Emotional healing from the COVID-19 pandemic will take time.

Emotions are running on a roller coaster for many people these days. The feeling of dismay, confusion, fear, an overall sense of sadness ... all totally normal to be feeling right now. And there's a name for this feeling, and it's not anxiety or depression. It's grief.

Although some may not be touched by death on a personal basis, the reality is that over 60,000 Americans have died in six weeks’ time, at the time of this writing. The magnitude of that statement takes some time to sink in. We, as a nation, are grieving—and it's okay for us to admit that. We've seen so much sickness and death, we've lost our jobs and sense of stability ...

Grief is a natural reaction to a great loss and both a personal and universal experience, according to the Mayo Clinic. Most often associated with death, humans can also experience grief after a romantic breakup, losing a job, being a victim of theft, or experiencing an illness. Grief can take on physical and mental symptoms; we can feel tired, angry, confused, want to sleep more, have headaches and stomach issues, or engage in excess drinking, eating, or other activities to try and cope with these feelings. Grief doesn't discriminate, as it affects people of all ages, races, and genders.

The COVID-19 pandemic has changed everything we have come to know as normal and changed our expectations for the future, trigging a process of widespread grief. The Harvard Business Review points to the work of David Kessler, “the world’s foremost expert on grief”, and his wife Elizabeth to explain what we may be feeling right now. 

“We feel the world has changed, and it has. We know this is temporary, but it doesn’t feel that way, and we realize things will be different. Just as going to the airport is forever different from how it was before 9/11, things will change and this is the point at which they changed. The loss of normalcy; the fear of economic toll; the loss of connection. This is hitting us and we’re grieving. Collectively. We are not used to this kind of collective grief in the air,” Kessler told the Harvard Business Review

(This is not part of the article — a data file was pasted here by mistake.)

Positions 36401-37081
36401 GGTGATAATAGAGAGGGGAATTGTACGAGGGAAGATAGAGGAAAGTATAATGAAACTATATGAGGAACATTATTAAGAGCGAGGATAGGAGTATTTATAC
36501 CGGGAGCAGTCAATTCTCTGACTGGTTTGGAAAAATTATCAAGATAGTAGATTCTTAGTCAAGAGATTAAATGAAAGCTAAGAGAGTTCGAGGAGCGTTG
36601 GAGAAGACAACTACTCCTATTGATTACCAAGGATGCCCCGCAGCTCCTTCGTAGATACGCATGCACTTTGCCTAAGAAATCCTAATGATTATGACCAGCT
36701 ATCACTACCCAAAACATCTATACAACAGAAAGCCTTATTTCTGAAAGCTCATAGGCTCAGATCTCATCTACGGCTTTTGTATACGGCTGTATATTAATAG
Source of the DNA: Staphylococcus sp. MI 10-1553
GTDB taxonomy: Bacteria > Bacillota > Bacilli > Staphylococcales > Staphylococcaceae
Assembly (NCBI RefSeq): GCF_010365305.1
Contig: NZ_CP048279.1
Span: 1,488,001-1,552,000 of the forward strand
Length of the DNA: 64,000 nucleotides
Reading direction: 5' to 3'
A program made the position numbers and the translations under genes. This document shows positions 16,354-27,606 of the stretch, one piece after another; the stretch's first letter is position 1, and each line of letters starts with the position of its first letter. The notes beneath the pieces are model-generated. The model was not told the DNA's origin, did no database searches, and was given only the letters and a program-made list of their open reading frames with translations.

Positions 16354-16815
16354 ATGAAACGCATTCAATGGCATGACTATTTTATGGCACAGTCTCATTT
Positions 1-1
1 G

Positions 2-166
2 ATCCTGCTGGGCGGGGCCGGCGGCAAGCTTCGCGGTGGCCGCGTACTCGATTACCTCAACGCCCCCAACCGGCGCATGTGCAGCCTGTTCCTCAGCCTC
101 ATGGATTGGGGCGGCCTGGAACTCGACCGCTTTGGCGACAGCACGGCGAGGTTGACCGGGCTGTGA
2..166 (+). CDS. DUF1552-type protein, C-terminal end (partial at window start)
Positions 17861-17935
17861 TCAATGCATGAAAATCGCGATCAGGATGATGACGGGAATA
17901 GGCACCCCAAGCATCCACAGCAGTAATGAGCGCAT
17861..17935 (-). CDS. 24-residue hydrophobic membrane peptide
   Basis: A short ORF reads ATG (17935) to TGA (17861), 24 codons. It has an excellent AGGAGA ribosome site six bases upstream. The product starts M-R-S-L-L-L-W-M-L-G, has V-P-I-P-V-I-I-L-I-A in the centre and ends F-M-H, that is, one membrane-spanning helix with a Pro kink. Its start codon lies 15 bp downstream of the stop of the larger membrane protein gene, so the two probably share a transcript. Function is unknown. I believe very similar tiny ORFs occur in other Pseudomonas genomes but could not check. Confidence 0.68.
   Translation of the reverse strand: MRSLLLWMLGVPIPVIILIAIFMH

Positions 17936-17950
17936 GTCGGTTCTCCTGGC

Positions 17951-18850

One of the kinds of grief we may be experiencing, according to Kessler, is anticipatory grief—not knowing what the future holds, but knowing that something bad is coming. We fear that greater loss is yet to come, we grieve for what we have already lost, and we grow anxious, lonely, even angry. Kessler describes it as "the mind going to the future and imagining the worst."

He advises, "to calm yourself, you want to come into the present. This will be familiar advice to anyone who has meditated or practiced mindfulness but people are always surprised at how prosaic this can be."

Kessler spoke with Dr. Brené Brown, a research professor at the University of Houston Graduate College of Social Work and author who has spent her career studying the human psyche and emotions, particularly in the area of vulnerability, courage, shame, and empathy. He describes in her podcast about the topic of grief that we are all experiencing, “a collective sense of loss of the world we knew.” You can listen to the full podcast Unlocking Us with Brené Brown right here.

 Acknowledging that we are grieving is a good first step. There are ways we can work to help ourselves and those around us cope with grief:

  • Please remember that your feelings are valid, true, and justified and you should feel no shame or annoyance at yourself or anyone else for feeling this way right now. Allow yourself to feel, and be kind to yourself—you're doing nothing wrong in feeling this way, or in taking care of yourself. 
  • Self-care is a top priority in a time of loss, and it may be hard to make yourself do it. Lack of self-care adds to our feelings of being down, so focusing on this is a particularly good idea. Keep yourself clean, make sure you eat, sleep, let yourself feel good. Whatever self-care regimen you use that makes you feel nice, try and do that. Exercise, get fresh air, let yourself relax, keep up with these activities that make you feel physically and mentally good. 
  • Do not expect yourself to just feel better one day. Grief takes time, it's not a linear process, and it's different for everyone. You will need time to work through your grief, do not try and rush it. Eventually, you will accept the changes in your life and move on—you may even find that you grow from them—however, there is no set time limit or timeframe for when you should feel better. 
  • Give yourself something positive to focus on, and turn that angst and unruly energy into something productive. Many people find writing soothing, even if it's simply allowing your current feelings to be put to paper. The concept of a pandemic journal has been floating around, and it's a good outlet for feelings, as well as a way to chronicle the experience of living through a pandemic. 
  • You do not have to go this alone. Allow yourself to reach out to others, connect through social media, send a text, write a letter, make a phone call, set up a virtual happy hour or game night. Just reach out and connect, even in small ways, as it will help you feel less alone and allow you to get some of this funky feeling off your chest. You may find that you can help others work through their feelings of grief, and that can be an incredibly positive and uplifting experience. 
  • Reach out for support if you need help. There are many options out there that can help people cope with grief in this time of the pandemic. The Grief Resource Network has nationwide resources and information on how to connect with the right kind of support. 

Have you felt any feelings of grief or sadness during the pandemic? How have you been handling them? Share any resources or helpful support options in the comments.